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Lifewire / Andy Zahn
Attractive modern design
Good battery life
Pixelbook pen is useful
Limitations of ChromeOS
The exterior is easily marred
Bulky and awkward
Cost of accessories can add up fast
The Google Pixel Slate is a fine tablet if you want ChromeOS, but it was hard not to miss the functionality of a more robust operating system. It’s heavy weight and easily marred exterior detract from the experience of using it, and the device is rather pricey for a ChromeOS tablet.
The Pixel Slate is Google’s latest foray into the world of tablet computers. It runs lightweight ChromeOS software that’s designed to make it easy to pick up and use in seconds, but can this tablet compete with stiff competition from tablets with more robust operating systems?
The moment I took the Pixel Slate out of its packaging it acquired tiny scratches. Not only is the finish on the back of the device easily scratched, but it’s also a fingerprint magnet, as is the screen itself. Within a few minutes of using the Pixel Slate, it was a disgusting mess and no longer resembled a new high-end tablet.
The Slate is remarkably thin with a width of just 7 millimeters. However, at 1.6 pounds it’s tiring to use unsupported in your hands for long periods of time. This is a big tablet with a massive 12.3-inch display, and that expansive visual real estate comes at the cost of ergonomics. It’s certainly unwieldy, which makes it more practical if purchased with the optional detachable keyboard (which I didn’t test). Its form factor is more suitable for a small laptop than a tablet.
Not only is the finish on the back of the device easily scratched, it’s also a fingerprint magnet.
The large size does give you a more expansive space for work and art though, both of which are aided by the Pixelbook Pen. This tilt and pressure-sensitive stylus make for a highly enjoyable experience for digital sketching. It has a nice premium feel to it, though it’s perhaps a little on the thick side.
The only port you'll find on the Pixel Slate is USB-C, which is used for both charging and connecting other devices such as USB drives. There’s no headphone jack, and a USB-C to AUX adapter is included.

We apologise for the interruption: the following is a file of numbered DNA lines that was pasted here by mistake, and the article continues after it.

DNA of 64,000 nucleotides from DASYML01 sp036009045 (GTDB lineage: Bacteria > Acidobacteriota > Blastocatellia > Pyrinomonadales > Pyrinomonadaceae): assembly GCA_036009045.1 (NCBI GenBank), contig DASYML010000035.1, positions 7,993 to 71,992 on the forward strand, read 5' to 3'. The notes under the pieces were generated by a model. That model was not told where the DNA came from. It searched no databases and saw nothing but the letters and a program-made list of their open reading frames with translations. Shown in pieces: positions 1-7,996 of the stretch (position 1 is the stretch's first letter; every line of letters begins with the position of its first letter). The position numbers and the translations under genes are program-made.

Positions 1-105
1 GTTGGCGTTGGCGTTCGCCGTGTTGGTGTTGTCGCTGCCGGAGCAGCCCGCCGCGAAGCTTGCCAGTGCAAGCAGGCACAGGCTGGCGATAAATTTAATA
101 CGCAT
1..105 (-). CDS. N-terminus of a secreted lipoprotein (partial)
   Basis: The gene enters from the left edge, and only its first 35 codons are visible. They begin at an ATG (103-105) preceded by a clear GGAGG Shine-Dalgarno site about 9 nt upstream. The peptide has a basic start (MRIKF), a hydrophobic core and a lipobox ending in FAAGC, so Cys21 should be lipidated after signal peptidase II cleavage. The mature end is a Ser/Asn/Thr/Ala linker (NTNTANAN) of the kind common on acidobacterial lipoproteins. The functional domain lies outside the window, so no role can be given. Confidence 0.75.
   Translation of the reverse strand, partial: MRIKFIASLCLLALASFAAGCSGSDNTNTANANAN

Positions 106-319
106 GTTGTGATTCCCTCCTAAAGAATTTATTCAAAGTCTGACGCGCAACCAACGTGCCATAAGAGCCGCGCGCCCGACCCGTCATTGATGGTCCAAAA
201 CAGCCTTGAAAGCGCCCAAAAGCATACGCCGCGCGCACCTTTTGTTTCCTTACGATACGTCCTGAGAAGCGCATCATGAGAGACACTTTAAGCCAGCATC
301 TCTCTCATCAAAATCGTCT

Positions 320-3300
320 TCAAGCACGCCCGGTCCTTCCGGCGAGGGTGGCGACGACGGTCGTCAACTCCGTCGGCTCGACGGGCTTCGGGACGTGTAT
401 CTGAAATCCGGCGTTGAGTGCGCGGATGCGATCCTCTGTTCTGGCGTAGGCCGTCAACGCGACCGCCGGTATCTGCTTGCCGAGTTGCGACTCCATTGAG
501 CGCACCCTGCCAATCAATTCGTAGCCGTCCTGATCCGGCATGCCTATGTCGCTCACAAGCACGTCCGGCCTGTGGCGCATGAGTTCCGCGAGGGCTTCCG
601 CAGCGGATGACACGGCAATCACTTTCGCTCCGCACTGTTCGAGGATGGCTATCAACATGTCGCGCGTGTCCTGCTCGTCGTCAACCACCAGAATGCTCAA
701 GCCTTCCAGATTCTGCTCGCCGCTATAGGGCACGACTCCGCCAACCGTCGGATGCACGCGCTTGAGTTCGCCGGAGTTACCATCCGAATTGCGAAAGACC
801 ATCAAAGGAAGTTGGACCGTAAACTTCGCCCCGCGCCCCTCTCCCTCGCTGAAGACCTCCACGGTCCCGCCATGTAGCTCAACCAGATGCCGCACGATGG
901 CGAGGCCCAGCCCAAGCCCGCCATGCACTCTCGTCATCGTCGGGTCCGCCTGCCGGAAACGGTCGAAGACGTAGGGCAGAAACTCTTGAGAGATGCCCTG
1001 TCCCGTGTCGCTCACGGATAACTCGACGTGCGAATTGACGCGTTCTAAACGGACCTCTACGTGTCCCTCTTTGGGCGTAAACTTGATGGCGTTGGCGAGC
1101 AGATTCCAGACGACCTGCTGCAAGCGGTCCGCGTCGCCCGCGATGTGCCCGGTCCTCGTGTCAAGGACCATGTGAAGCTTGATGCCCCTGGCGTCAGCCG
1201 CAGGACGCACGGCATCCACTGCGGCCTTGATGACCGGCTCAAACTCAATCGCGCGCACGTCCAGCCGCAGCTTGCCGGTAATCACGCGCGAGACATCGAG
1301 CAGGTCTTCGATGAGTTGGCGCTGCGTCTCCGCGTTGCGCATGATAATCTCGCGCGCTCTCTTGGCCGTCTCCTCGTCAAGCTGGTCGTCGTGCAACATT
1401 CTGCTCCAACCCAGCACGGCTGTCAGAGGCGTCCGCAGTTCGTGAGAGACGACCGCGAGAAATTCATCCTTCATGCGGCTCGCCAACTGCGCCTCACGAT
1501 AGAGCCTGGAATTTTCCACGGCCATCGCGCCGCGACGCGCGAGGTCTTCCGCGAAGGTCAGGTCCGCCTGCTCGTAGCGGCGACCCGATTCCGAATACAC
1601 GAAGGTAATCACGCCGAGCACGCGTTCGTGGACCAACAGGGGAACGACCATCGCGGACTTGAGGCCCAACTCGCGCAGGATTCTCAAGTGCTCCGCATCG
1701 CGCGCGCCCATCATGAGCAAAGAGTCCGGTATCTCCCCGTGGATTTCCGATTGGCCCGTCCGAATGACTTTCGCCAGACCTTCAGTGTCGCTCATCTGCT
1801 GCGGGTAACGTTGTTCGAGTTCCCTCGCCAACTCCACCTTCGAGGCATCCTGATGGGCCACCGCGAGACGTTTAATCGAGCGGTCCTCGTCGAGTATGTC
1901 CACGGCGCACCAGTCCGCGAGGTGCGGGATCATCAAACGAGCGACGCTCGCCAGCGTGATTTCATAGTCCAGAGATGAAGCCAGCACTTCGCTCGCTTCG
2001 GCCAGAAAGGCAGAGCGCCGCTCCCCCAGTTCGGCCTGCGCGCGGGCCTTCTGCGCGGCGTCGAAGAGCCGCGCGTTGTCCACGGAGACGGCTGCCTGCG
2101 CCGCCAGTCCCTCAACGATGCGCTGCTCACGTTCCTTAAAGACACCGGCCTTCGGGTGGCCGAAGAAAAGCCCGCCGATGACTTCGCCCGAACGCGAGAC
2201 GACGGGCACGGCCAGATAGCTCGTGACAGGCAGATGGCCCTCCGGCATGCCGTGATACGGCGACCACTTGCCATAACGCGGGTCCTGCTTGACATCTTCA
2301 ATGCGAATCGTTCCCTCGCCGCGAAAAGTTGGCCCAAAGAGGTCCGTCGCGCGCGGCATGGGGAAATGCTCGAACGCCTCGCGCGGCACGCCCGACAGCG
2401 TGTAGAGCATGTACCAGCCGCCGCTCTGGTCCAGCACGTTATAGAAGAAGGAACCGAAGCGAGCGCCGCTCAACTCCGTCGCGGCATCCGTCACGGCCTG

As with all ChromeOS devices, setting up the Pixel slate was as quick and painless as possible. After charging it up I just had to sign in to my Google account, sign the usual terms of service, set a PIN, and register my fingerprint. These login details can be skipped if you prefer just to use your password to log in. After that, the device was functional, though it did run a few quick updates in the background. It was also easy to install the battery in the pixel book stylus and connect it to the tablet.
The 3,000 x 2,000 pixel “Molecular Display” is great looking and bright. Details are sharp, colors seem accurate, and viewing angles are especially impressive. The aspect ratio is excellent for drawing and productivity. It’s a little awkward for viewing the video, and you’ll see black bars on the top and bottom of typical 16:9 ratio videos. However, videos on Youtube and shows on Netflix are quite pleasing to watch, given the high quality of the display.
With an 8th generation, Intel Core M3 processor, and 8GB of RAM, the base model Pixel Slate I tested should be quite fast. However, I found it a uniquely challenging device to test.
In GFXbench I had a difficult time achieving complete results, as the benchmark seems to be only partially compatible with the Pixel Slate. It showed the tablet performing abysmally poorly in terms of graphical capability, which didn’t translate to real-world use. I also ran the Work 2.0 Test in PCMark, but though I tried several times, the test crashed partway through.
The reality is that the power of the pixel slate is more than adequate when using compatible apps. The real issue revealed by the failure of my benchmarking software is that compatibility with Android apps isn’t yet perfect in the Pixel Slate.
Playing games on the Pixel Slate was a better experience than I had initially expected. At the time of testing, Google was offering the classic Doom, Doom II, and Stardew Valley for free with the purchase of the device. Controlling Doom was a bit tricky given the touchscreen controls, but Stardew Valley was brilliantly fun to play on such a large tablet, especially using the Pixelbook Stylus. All three games ran flawlessly without dropping any frames.